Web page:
How to make Memorial Day Traditions not Memorial Day Tortures for you and your child with Autism
A unique perspective from an insider on how to make your Memorial Day a pleasant memory, with the help of your child with autism.
- Fast forward to present times...
- The keyword is PLANNING!
- Tips to Follow
- Pack it up
- Relax and Enjoy!
Memories of past Memorial Day celebrations fill me with joy! Growing up, my siblings and I took it for granted that there would always be a huge family and friends gathering in our parents’ backyard. We would always have barbecues to visit of friends in the neighborhood; swimming, bike riding, relaxing and a lot of laughter and joking around. We would celebrate the beginning of summer every Memorial Day and then count down the days left in June until we were free of school and homework! What a life!
Fast forward to present times...
As my son grew, the Memorial Day Traditions became Memorial Day Tortures! I dreaded Memorial Day and the crowds of family and friends, the way you dread the dentist when you need a root canal. Here are some tips to make the transition for you and your child with autism, much easier then mine.
The keyword is PLANNING!
You need to make sure that you plan EVERYTHING! You also need to plan for ANYTHING! I know, you’re not a psychic and you can’t tell the future but if you are sensitive to how your child responds in other situations, then that’s the best way to try and predict what would make Memorial Day easier and happier for everyone involved.
Tips to Follow
1. The month before, begin organizing your thoughts around what Memorial Day typically looks like for your family. Jot down notes, when you find the time, in a little notebook that you carry in your pocket. (I usually try to do this in the bathroom or when my son is involved in playing with his Legos).
2. Sit down and write a social story about your Memorial Day, including pictures of family members and the places you typically go. This doesn’t have to be fancy ~ you can use construction paper, snapshots, markers and glue but keep in mind that you will be using this with your child for several days; so you might want to use something sturdier than this. Keep it simple! For instance, you can have a page that says “When Grandmom opens the door; I walk through and give her a hug and a kiss on her cheek.” Place a picture of your child’s Grandmom at the top of the page. Click on Carol Gray for more information on how to write your social story.
3. Call several weeks ahead to chat with your parents/family about the menu. Be prepared to share with them what type of environment you need. Do you need a quiet place in another room? Do you need a special type of food due to your child’s food allergies? Do you need a portion of the grill just for chicken burgers so your child doesn’t have an allergic reaction? Is your child a runner and you need help making sure he doesn’t run and get injured? Engage your family/parents and ask for their support in concrete ways. Only you and your spouse know what your child needs in order to make Memorial Day successful and a supportive extended family will help out tremendously if given the proper directions from you.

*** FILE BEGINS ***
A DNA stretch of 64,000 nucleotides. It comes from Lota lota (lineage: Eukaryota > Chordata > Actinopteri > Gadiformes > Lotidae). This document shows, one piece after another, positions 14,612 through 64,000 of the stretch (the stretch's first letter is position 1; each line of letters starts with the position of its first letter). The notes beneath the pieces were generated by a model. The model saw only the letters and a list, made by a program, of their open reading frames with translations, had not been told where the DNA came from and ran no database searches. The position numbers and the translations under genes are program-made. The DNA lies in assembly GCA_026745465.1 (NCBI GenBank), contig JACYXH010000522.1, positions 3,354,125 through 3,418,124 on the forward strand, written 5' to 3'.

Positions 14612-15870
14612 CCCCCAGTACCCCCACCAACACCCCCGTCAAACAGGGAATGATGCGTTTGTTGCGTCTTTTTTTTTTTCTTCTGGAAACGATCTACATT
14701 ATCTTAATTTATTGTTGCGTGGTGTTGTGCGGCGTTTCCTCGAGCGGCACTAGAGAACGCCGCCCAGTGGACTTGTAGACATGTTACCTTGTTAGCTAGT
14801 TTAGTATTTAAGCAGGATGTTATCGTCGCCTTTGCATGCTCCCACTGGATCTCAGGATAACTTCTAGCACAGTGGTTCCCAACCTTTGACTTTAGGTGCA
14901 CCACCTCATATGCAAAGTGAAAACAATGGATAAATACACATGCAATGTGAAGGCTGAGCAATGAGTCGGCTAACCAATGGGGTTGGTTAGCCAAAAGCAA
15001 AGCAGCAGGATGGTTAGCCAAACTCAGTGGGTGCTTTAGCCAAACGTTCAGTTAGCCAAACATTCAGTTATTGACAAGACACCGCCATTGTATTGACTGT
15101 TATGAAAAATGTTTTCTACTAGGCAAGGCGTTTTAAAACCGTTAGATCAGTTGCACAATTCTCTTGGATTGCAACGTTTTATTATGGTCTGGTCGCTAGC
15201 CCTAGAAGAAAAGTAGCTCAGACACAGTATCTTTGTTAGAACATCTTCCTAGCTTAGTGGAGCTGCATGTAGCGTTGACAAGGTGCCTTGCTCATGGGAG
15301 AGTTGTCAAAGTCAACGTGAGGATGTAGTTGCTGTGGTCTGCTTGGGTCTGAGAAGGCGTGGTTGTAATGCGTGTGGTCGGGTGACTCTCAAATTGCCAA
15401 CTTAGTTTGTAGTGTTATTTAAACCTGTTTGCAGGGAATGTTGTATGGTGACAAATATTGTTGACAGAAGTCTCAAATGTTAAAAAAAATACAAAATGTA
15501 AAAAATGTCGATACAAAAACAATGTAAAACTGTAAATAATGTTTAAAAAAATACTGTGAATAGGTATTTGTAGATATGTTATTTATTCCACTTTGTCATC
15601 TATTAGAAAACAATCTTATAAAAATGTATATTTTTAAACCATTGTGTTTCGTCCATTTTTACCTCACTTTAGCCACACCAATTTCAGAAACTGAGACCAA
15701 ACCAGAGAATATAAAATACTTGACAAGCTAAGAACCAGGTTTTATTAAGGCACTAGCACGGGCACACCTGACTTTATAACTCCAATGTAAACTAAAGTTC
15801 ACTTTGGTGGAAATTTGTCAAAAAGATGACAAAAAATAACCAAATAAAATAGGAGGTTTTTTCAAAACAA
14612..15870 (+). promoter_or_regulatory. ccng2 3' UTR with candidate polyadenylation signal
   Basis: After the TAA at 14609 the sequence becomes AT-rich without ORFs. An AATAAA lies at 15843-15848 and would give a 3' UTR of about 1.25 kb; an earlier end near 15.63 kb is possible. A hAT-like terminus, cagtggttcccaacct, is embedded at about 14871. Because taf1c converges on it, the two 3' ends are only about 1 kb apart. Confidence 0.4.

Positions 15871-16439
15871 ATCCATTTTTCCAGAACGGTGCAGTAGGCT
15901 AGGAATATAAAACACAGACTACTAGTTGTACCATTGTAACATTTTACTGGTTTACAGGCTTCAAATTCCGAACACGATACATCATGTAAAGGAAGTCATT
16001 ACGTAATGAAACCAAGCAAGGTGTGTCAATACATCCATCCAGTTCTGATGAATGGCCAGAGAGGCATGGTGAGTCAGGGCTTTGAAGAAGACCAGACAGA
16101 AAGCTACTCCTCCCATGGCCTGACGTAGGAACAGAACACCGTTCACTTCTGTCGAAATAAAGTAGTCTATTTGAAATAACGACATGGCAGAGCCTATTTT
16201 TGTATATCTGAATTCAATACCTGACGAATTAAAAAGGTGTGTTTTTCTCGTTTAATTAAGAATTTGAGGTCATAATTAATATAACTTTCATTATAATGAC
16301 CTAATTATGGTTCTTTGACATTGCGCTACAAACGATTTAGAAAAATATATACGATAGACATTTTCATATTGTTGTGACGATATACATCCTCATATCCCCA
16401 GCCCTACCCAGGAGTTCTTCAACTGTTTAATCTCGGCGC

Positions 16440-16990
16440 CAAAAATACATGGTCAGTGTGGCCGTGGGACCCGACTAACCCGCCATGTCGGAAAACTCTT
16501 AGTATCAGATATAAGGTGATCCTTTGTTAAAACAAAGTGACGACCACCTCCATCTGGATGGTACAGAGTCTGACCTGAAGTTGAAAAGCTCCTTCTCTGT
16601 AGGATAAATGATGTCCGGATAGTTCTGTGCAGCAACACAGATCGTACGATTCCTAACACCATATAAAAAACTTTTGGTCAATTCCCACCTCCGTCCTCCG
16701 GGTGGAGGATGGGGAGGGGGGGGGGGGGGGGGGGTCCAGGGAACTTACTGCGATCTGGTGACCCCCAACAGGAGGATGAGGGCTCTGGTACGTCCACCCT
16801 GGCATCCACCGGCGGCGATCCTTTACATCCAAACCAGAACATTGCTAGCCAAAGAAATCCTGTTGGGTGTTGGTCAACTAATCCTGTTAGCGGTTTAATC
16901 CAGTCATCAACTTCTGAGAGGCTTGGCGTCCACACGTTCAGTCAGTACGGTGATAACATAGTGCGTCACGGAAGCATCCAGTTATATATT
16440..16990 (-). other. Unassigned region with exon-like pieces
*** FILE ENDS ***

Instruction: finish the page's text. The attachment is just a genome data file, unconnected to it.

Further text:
4. The week prior to Memorial Day, act out some of the social situations your child will find himself in, involving your son and husband to make it more realistic. At this time, you should begin going over the social story you wrote with your child approximately once a day.
Pack it up
The week of Memorial Day, get your Memorial Day Bag together.
This bag will include:
a. Any medications your child may need if exposed to an allergen or medications he
takes on a daily basis.
b. Sensory objects that you typically use to help calm your child.
c. Cds and a cd player with headphones with calming music.
d. 2 changes of clothes for your child.
e. Bug spray and sun block
f. Any snack foods that your child enjoys and any other object that your child depends on daily to comfort him.
g. Don’t forget to pack some toys that you can place in the quiet room so he can play quietly in the room while outside the room is too overwhelming.
h. Pack an interesting book or magazine for yourself and don’t forget your cell phone. Texting a trusted friend if you end up in the quiet room with your child and venting will help to calm your nerves.
Relax and Enjoy!
The morning of the Big Day, prepare a typical breakfast for your child. Keep your normal routine until an hour before you need to get in the car. At the beginning of this hour, begin packing your car and encourage your child to help you. He can help by handing you the objects that are right next to you or carrying them to the car with you. Perhaps you can have your husband pack the car and you and your child can continue your normal routine until it is 15 minutes prior to leaving. At this time, you should remind your child about what is about to take place. Read your social story together and hop in the car.
Make sure you arrive at least 1-2 hours earlier then the extended family and friends, so you can situate the quiet room and your child. This will also give you time to relax a little before the ‘fun’ begins.
After all your pre-planning and hard work, try to relax and enjoy yourself. Before you know it, your Memorial Day will be over and you will once again have memories of happy traditions that include you and your child.